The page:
What I am about to share is the way I learned how to teach blockers in terms of visual ques. I can’t remember specifically who taught it to me. It might have been John Kessel at USA Volleyball. Regardless, it’s stuck with me over the years. No doubt that’s because it makes intuitive sense to me. I have seen others present things in different ways, some of with which I definitely disagree. I’ll offer my own opinion on things here, but am happy to engage in a discussion on the subject.

The visual cue progression I teach is ball-setter-ball-hitter. I’ll explain each in turn below.

Ball – This is the pass coming from the receiver or digger. It will define the attack options available to the setter. On a good pass you don’t get a lot of information as all primary options will remain available (unless a hitter is out of position). If the pass is less than good, though, the blocker can start narrowing things down.

Setter – How the setter positions themselves to receive the ball and/or makes contact with the ball can tell a blocker a great deal. Even on a perfect pass, some setters tip which way they’re going with the ball. On a pass requiring them to move, their ball-receiving position may dictate which direction the ball will come out (for example ,a setter back pedaling will find it easier to set to the right side attacker or the back row than to the OH).

Ball – Once the setter has released the ball you learn its direction and likely attack point.

Hitter – The approach angle of the hitter determines block placement as it dictates the most likely line of attack. The approach timing and distance from the net then determine when the blocker should jump.

It’s that last step which gets blockers in trouble in two ways. One is that if they are watching the ball it tends to negatively impact their mechanics (eyes looking up rather than forward results in arms coming away from the net). The other is in the placement of the block. For example, a hitter with an outside-in approach (standard OH) presents a much different positioning situation than does an inside-out approach (OPP running a 2-ball on a combination play). Drilling down even more specifically, where the hitter’s shoulder is relative to the ball will weigh heavily on the direction of their attack.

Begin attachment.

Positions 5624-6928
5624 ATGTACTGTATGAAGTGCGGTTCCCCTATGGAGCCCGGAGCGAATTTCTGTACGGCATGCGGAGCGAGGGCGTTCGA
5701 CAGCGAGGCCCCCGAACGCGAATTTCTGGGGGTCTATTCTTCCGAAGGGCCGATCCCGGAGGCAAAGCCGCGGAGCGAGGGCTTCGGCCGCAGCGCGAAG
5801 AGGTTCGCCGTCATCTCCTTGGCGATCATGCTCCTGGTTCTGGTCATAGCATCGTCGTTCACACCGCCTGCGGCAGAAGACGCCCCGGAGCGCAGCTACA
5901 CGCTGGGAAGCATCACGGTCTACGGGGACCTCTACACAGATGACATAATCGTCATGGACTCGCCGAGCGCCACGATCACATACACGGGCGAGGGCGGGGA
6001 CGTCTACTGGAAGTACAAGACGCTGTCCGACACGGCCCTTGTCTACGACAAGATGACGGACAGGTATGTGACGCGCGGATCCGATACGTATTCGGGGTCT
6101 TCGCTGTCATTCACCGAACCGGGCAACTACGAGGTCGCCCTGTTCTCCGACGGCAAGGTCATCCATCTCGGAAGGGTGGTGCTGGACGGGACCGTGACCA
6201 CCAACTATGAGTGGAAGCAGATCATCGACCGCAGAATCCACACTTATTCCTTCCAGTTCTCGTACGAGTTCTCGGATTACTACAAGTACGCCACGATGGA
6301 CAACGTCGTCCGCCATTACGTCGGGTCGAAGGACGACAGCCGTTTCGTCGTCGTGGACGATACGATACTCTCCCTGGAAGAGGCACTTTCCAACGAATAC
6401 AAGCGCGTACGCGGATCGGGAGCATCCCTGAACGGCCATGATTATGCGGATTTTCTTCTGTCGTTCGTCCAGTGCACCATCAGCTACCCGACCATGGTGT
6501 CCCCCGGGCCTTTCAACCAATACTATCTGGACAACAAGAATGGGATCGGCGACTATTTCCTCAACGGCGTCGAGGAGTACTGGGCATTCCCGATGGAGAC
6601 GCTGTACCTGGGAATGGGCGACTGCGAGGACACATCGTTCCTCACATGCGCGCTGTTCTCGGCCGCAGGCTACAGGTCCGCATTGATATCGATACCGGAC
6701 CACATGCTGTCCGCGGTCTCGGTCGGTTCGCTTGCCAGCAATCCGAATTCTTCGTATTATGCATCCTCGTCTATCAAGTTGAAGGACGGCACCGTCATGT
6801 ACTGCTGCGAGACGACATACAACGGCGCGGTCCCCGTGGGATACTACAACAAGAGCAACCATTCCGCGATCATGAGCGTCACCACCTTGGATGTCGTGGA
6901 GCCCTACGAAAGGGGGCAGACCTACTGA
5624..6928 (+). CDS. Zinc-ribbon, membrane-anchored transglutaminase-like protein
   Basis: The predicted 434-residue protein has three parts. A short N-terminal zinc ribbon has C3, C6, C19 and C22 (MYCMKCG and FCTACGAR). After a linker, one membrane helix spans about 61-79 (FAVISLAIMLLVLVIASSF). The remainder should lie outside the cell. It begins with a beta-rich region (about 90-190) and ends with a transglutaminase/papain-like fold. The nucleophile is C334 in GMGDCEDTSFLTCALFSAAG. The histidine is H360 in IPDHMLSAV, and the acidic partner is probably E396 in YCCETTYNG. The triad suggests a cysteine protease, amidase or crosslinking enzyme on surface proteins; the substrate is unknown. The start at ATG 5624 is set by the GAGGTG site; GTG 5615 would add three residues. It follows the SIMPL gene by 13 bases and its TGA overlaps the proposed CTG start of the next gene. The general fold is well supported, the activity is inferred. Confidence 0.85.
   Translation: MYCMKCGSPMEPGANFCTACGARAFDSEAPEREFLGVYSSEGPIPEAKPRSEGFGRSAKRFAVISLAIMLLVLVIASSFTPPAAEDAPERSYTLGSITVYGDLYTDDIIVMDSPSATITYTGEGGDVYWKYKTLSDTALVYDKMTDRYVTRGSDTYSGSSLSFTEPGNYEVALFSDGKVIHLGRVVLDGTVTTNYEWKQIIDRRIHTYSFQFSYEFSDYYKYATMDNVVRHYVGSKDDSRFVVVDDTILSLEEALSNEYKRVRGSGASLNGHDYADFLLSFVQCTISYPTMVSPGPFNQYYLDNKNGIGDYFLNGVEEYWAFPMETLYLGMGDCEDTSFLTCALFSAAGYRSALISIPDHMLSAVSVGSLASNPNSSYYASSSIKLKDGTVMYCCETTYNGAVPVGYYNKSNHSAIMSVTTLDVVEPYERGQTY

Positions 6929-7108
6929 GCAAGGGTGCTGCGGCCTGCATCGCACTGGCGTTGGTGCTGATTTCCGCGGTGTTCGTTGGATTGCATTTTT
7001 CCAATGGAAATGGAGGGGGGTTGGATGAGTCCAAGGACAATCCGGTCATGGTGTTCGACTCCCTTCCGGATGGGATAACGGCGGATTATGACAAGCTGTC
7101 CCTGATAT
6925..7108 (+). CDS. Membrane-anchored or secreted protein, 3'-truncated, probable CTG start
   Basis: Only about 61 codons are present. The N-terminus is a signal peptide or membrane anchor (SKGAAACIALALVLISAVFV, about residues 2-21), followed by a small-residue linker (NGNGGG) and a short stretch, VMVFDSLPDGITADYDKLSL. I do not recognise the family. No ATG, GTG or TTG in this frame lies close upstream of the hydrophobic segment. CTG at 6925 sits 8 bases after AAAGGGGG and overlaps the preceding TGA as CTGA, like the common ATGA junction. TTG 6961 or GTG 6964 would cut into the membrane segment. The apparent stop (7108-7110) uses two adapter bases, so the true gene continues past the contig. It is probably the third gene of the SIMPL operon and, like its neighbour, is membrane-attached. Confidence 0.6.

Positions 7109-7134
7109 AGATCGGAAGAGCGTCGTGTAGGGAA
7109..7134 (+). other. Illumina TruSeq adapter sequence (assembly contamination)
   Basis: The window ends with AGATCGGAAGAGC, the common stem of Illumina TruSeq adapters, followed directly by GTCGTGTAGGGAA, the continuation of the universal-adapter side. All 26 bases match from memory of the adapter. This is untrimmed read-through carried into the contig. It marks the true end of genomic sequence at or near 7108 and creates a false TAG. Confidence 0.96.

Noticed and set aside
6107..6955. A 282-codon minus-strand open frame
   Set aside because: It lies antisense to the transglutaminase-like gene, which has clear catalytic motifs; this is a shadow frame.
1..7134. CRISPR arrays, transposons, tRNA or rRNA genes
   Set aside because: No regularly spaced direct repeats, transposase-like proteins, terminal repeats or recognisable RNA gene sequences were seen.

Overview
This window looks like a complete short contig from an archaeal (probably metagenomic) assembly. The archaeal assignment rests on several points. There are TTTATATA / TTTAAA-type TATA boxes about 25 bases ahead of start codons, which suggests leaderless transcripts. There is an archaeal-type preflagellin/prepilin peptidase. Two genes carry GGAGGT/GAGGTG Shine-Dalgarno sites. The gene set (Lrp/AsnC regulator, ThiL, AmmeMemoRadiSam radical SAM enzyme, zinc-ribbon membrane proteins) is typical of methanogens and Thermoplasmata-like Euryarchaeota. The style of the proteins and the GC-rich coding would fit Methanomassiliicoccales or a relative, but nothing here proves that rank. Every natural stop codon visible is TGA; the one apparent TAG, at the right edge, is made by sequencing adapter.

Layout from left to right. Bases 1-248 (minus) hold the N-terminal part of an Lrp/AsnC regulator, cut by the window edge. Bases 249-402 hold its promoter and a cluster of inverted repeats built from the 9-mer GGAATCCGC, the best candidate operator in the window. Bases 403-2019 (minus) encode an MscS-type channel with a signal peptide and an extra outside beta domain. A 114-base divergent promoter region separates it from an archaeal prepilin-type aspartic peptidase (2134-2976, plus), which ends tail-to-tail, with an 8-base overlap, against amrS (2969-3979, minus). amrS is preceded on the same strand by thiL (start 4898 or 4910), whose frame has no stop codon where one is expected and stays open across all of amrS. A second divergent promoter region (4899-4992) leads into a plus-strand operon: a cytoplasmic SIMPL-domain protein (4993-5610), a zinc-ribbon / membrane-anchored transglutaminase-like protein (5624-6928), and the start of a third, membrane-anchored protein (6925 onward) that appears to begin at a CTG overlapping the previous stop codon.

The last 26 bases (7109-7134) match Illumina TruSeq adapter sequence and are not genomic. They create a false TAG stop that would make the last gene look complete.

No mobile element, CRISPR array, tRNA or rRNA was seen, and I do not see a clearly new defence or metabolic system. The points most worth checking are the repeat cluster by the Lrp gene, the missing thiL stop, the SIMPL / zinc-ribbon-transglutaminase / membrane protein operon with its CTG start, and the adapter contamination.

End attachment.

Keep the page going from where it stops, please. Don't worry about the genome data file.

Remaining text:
Oh, then there’s the situation where the hitter doesn’t even jump. Blockers not paying attention to their hitter may find themselves up in the air for no good reason.

All the above said, I want to add one additional thing to the Ball-Setter-Ball-Hitter progression. That’s Hitter at the beginning. The blocker should identify their hitter as soon as the ball goes over the net. This ensures any kind of blocker hand-offs get handled (e.g. middle running a slide). It also prevents surprises during the last phase when the blocker has to pick up the hitter’s angle of approach.

Again, this is just my approach to things. Other views are welcome.

See also looking at serving and blocking together.

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John Forman
John Forman

John is currently the Talent Strategy Manager (oversees the national teams) and Indoor Performance Director for Volleyball England, as well as Global Director for Volleyball for Nation Academy. His volleyball coaching experience includes all three NCAA divisions, plus Junior College, in the US; university and club teams in the UK; professional coaching in Sweden; and both coaching and club management at the Juniors level. He's also been a visiting coach at national team, professional club, and juniors programs in several countries. Learn more on his bio page.

    2 replies to "Blocking Visual Cues"

    • steve allen

      Great, sensible basic considerations to blocking John.
      Each of the blockers should be focussed on the opposition’s attackers. Watching the attackers approach for clues of attack. Rembering previous attacks and correcting position and timing.
      Most effective blocking requires each player to focus and read the play/game.
      Rather than attempt to block across the whole width of the net, you could ask your blockers to focus on covering just the middle 2/3rd s of the net. Keeping a very tight and together block. This would eliminate a drifting block and allow the back court to position with confidence. Only a good setter can consistently set wide balls and only a small percentage of hits are line ball attacks. This obviously fluctuates with the standard of volleyball and the duration of the games linked with tiredness.

    • John Forman

      You’re jumping ahead to strategy Steve. I haven’t got there yet. 🙂

      That’s definitely a topic which could stimulate loads of conversation, though. So many different approaches and ideas – especially when you link it in to the floor defense you play behind it.

Please share your own ideas and opinions.